(Reuters) Japan’s Toshiba plans to establish a domestic supply chain for offshore wind power equipment together with U.S. manufacturer General Electric, Nikkei reported on Saturday, as Japan is expanding in renewable energy in a zero-carbon push.
Japan’s offshore wind power market is set to grow as the government aims to install up to 10 gigawatts (GW) of offshore wind capacity by 2030, and up to 45 GW by 2040, as part of its decarbonization push.
Last month, the government finished accepting bids for the second round of offshore wind power tenders to build 1.8 GW of capacity in four areas, with results yet to be announced. First round of 1.7 GW capacity was won by Mitsubishi 8058.T in 2021.
According to Nikkei, the equipment supply chain would involve around 100 small and medium-sized companies with focus on the areas where offshore wind capacity should be installed. Toshiba plans to start production in 2026, Nikkei added.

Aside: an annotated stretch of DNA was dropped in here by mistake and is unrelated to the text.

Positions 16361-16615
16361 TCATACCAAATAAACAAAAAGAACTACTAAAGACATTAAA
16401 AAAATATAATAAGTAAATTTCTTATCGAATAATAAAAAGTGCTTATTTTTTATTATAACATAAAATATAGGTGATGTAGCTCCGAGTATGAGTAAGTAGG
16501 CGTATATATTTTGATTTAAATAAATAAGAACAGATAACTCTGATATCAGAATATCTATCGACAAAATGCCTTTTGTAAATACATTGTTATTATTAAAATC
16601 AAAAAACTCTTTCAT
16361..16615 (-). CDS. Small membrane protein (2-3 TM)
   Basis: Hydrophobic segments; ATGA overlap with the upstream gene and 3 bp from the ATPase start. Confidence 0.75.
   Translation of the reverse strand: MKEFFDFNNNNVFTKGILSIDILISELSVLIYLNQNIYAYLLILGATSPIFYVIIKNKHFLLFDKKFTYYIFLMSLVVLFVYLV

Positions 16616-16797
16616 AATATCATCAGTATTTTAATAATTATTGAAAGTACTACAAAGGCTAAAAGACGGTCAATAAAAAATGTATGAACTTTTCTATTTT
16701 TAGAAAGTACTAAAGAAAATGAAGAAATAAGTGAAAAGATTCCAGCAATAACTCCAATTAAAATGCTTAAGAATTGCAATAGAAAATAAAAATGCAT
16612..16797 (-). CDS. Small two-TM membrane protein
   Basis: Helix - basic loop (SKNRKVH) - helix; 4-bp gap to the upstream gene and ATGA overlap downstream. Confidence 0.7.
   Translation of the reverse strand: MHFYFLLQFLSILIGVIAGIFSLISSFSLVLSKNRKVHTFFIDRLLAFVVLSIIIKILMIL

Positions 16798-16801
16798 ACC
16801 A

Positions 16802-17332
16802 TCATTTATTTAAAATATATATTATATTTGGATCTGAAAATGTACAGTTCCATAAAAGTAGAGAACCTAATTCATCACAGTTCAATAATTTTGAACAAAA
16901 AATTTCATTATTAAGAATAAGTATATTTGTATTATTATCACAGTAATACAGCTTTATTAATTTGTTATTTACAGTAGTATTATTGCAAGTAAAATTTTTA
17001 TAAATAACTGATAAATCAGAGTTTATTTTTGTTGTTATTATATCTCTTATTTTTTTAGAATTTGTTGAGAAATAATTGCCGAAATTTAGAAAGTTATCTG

In 2021, Toshiba and GE announced a strategic partnership to localize GE’s Haliade-X offshore wind turbines manufacturing in Japan, as the U.S. company wants its technology to be as competitive as possible in Japan’s offshore wind auctions.
GE will manufacture a total of 134 wind turbines with 13 MW capacity each for the three offshore wind projects won by the Mitsubishi-led consortiums in the first round, which Toshiba will then assemble, according to Japan Wind Power Association.